Rock Legends The Who Still Aren't Coming to Cincinnati, But You Can See Them With an Orchestra in Indy Later This Year

Iconic rockers' 2019 North American tour — which could be their last — will also hit the Cleveland, Ohio area. But like with every tour since after 1979, Cincy is not on the itinerary

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click to enlarge The Who in 1975 - Photo: Jim Summaria (CC-by-SA 3.0)
Photo: Jim Summaria (CC-by-SA 3.0)
The Who in 1975

Last week, The Who announced that they would embark on a North American tour and release a new album in 2019. Today, the dates were announced, and like with every tour since 1979, Cincinnati is not on the itinerary.

On Dec. 3, 1979, one of the worst concert tragedies in history occurred at Cincinnati's Riverfront Coliseum (now called U.S. Bank Arena) when The Who performed there. Eleven people died in a stampede to get inside the arena as fans pushed through the doors upon hearing the group soundchecking before the concert. The Who has not performed in Cincinnati since.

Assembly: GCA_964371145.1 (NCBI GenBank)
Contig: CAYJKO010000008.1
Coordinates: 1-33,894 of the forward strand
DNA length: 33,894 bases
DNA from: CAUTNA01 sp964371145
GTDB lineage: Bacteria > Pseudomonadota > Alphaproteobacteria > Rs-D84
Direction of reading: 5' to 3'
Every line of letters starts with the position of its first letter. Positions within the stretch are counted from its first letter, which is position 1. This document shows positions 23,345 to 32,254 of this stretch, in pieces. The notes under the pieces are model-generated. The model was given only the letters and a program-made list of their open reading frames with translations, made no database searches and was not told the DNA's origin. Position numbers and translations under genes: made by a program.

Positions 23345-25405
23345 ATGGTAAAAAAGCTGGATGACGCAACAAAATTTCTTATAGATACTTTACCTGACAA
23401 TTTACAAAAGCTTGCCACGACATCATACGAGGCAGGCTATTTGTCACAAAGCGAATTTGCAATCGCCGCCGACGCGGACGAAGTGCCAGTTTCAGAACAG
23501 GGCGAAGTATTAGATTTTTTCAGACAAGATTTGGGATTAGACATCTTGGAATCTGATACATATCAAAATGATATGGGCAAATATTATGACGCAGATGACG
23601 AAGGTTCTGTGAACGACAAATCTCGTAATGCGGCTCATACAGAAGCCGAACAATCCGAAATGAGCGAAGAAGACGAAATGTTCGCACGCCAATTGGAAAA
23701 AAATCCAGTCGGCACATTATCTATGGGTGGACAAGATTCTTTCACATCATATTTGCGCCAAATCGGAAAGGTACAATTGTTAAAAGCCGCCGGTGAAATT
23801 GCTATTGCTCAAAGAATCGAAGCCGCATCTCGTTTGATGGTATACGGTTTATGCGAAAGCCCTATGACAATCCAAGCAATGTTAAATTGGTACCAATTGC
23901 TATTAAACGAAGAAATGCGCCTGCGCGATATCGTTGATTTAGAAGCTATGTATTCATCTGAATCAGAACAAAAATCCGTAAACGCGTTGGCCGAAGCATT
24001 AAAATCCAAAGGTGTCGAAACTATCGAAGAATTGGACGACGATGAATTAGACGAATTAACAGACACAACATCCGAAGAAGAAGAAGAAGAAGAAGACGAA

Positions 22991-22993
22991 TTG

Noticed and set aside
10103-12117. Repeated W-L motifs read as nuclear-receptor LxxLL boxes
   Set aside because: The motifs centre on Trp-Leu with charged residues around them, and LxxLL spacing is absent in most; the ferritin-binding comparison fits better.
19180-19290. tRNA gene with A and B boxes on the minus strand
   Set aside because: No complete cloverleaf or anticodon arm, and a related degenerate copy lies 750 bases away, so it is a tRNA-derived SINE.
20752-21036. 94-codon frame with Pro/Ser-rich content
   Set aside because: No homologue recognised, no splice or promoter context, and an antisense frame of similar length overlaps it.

A memorial marker was erected at the site in 2015 to honor the victims. The event led to major changes in safety procedures in the concert industry.

The Who's upcoming tour — which will come to a few somewhat nearby cities, including venues near Indianapolis (on May 18) and Cleveland, Ohio (Sept. 10) — will find the band performing with local symphony orchestras, according to recent interviews with singer Roger Daltrey and guitarist Pete Townshend in Rolling Stone. The group will also be playing new material on the tour; a new album — The Who's first since 2006 — is in the works.

Though the band members have never explicitly said they would never perform in Cincinnati, they've avoided playing a concert in the city for nearly 40 years now. And The Who may well never end up playing Cincinnati again — in the Rolling Stone interview, Daltrey said this may be the band's final tour of the States.

"I’m just being realistic about going through the 75th year of my life,” he said. “I have to be realistic that this is the age I am and voices start to go after a while. I don’t want to be not as good as I was two years ago.”

Pearl Jam paid tribute to The Who concert victims when they performed at U.S. Bank Arena in 2014.

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